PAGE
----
This side-by-side comparison will be a helpful reference for me to improve my technique.
My ~90 minutes of work (on the left) next to Angel's (on the right).

By the way, Angel is another dry palette user.

Angel Giraldez and me.

 

Fabrizio Russo - Color Variations


I didn't really know what Fabrizio's class was going to be about.  About 30 minutes into the class, I still didn't know what it was about!  His English is good, but I think he felt a little self-conscious about it, so he seemed more comfortable demonstrating, as opposed to talking.  But we were painting a Rackham figure, so I was happy!

 I do not enjoy painting over black primer.
Eventually, I realized that our objective was to paint a 3-part, color transition on the figure's cloak.  Fabrizio likes to paint on black primer, so that was another opportunity to force me out of my comfort zone.

But I was surprised to discover that colors can still turn out vibrant and saturated over black primer.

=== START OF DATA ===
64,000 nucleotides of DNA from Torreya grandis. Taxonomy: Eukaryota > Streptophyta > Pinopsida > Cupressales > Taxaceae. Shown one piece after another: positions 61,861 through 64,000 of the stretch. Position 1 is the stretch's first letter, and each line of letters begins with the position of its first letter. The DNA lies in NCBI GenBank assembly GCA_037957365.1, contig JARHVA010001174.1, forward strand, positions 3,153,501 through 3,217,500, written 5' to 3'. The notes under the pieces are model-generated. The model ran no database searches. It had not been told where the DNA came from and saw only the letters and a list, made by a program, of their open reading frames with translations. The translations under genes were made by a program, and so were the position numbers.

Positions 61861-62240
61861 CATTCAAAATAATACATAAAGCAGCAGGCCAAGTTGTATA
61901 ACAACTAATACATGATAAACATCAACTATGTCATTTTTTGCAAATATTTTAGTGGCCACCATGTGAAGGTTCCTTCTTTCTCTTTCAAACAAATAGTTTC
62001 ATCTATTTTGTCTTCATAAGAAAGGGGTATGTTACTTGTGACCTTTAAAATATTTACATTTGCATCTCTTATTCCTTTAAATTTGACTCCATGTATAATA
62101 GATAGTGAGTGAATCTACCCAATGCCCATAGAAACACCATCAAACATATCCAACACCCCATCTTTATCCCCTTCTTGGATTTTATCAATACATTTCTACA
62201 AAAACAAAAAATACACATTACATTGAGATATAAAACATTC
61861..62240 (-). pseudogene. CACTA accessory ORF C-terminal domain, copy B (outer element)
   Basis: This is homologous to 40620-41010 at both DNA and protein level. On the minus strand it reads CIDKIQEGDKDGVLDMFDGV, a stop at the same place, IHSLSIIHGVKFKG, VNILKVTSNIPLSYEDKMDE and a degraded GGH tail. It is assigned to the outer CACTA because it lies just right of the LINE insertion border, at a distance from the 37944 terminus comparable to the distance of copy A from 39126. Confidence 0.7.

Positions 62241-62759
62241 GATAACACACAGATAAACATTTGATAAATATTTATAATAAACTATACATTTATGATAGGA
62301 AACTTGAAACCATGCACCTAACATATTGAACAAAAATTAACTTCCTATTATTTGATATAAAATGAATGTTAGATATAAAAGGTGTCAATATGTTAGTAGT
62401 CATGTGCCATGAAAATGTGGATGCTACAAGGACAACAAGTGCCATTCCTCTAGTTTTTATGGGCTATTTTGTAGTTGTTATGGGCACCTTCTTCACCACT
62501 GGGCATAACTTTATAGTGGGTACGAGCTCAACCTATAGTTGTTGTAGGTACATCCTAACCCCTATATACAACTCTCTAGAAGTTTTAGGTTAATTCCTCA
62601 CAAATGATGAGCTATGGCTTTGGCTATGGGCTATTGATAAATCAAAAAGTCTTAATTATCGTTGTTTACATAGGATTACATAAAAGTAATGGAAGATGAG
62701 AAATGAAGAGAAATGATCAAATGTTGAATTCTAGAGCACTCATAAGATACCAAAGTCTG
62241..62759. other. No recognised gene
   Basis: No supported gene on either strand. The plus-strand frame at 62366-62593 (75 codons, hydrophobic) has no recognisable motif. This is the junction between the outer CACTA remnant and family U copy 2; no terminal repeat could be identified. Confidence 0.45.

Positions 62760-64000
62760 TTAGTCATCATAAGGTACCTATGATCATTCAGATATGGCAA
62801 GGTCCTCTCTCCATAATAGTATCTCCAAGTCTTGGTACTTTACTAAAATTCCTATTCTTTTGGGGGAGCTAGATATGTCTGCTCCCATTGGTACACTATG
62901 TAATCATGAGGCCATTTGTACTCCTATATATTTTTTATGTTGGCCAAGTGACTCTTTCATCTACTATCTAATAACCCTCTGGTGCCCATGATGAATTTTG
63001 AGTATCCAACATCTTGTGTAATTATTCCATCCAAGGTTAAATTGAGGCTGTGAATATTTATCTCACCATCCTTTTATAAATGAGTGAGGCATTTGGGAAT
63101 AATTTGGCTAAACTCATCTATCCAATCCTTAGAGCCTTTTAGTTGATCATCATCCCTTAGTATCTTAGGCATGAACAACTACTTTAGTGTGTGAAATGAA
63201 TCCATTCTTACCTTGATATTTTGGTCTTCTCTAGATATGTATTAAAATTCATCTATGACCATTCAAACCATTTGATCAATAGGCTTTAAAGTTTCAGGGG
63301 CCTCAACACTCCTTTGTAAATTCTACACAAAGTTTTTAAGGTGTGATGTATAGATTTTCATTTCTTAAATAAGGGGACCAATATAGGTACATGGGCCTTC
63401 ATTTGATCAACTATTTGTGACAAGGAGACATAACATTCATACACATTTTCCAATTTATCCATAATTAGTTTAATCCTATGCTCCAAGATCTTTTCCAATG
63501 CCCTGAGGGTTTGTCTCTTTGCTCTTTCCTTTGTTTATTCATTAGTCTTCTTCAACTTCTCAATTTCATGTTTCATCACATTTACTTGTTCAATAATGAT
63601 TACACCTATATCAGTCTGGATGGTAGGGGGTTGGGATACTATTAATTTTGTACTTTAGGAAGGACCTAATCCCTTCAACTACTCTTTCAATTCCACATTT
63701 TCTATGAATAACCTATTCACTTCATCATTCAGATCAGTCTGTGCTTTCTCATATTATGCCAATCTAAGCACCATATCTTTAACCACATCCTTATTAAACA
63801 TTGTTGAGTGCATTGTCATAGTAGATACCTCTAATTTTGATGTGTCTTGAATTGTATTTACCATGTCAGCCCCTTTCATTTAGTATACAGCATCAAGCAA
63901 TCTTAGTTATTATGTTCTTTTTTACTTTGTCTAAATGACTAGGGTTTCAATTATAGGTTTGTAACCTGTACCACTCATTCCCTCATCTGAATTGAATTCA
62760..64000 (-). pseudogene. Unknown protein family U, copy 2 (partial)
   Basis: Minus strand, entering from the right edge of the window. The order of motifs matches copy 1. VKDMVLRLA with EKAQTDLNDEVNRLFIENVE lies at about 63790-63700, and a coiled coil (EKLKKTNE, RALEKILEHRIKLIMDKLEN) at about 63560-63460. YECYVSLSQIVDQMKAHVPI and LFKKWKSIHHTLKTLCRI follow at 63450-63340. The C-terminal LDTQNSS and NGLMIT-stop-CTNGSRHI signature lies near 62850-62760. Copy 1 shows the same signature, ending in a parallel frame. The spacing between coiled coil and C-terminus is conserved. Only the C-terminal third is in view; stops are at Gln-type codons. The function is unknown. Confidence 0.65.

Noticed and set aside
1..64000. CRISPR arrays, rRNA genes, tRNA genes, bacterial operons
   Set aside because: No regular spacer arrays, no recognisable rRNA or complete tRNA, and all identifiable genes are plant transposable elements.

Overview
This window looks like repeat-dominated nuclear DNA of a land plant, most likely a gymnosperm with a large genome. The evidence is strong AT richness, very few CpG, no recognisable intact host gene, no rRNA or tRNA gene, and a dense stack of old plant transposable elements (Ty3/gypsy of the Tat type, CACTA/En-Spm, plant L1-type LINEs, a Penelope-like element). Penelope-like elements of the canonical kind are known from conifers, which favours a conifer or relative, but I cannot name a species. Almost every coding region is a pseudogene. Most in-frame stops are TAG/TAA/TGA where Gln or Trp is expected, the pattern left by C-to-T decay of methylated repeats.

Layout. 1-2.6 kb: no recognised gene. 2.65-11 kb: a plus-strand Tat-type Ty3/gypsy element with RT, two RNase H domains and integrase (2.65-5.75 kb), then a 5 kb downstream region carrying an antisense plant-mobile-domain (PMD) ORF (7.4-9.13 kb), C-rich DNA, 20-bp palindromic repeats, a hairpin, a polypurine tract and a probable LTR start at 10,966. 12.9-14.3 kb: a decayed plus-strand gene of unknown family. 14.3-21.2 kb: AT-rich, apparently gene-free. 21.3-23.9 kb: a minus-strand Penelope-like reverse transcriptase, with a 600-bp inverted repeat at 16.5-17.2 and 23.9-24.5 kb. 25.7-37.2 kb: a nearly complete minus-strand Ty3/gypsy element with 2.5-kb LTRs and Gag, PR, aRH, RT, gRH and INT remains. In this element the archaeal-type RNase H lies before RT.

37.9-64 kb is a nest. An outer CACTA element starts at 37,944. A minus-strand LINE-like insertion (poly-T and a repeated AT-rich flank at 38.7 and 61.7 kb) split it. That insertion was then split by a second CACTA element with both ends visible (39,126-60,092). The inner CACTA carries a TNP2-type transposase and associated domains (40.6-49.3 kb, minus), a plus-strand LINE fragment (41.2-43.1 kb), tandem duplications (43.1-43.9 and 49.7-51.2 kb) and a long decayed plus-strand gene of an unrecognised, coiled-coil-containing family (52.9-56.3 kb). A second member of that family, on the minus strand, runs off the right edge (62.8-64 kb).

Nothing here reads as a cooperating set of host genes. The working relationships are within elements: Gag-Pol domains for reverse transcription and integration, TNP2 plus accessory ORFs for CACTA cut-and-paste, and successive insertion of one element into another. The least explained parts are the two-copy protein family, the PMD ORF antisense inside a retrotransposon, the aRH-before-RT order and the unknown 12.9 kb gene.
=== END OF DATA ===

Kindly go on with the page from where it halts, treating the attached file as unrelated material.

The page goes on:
Fabrizio Russo - Textures


The next day was a repeat with the kindly Fabrizio.  Another Rackham figure from the same faction, so I may have the makings of a proper unit!  This time, we used the figure's cloak to practice roughing it up with dirt and scratch textures.  I challenged myself to paint it red (again, over black primer -- a difficult task for me).  Another challenge using red is trying to figure out what colors will show up well on bright red to represent weathering.  I wasn't very pleased with my results, so I'm glad I tried it out on a practice piece!

Me and Fabrizio Russo.

 

Sergio Calvo &  Jose Manuel Palomares - Masterclass on Black Sailor Miniature


I have admired Sergio's work ever since he hit the scene, painting the new models for Dark Age, what, almost 4 years ago now?  Then I foamed at the mouth for the Black Sailor Kickstarter, and that's when I began to memorize his name and really study his style.  So it was a great opportunity to watch him work and hear his philosophy.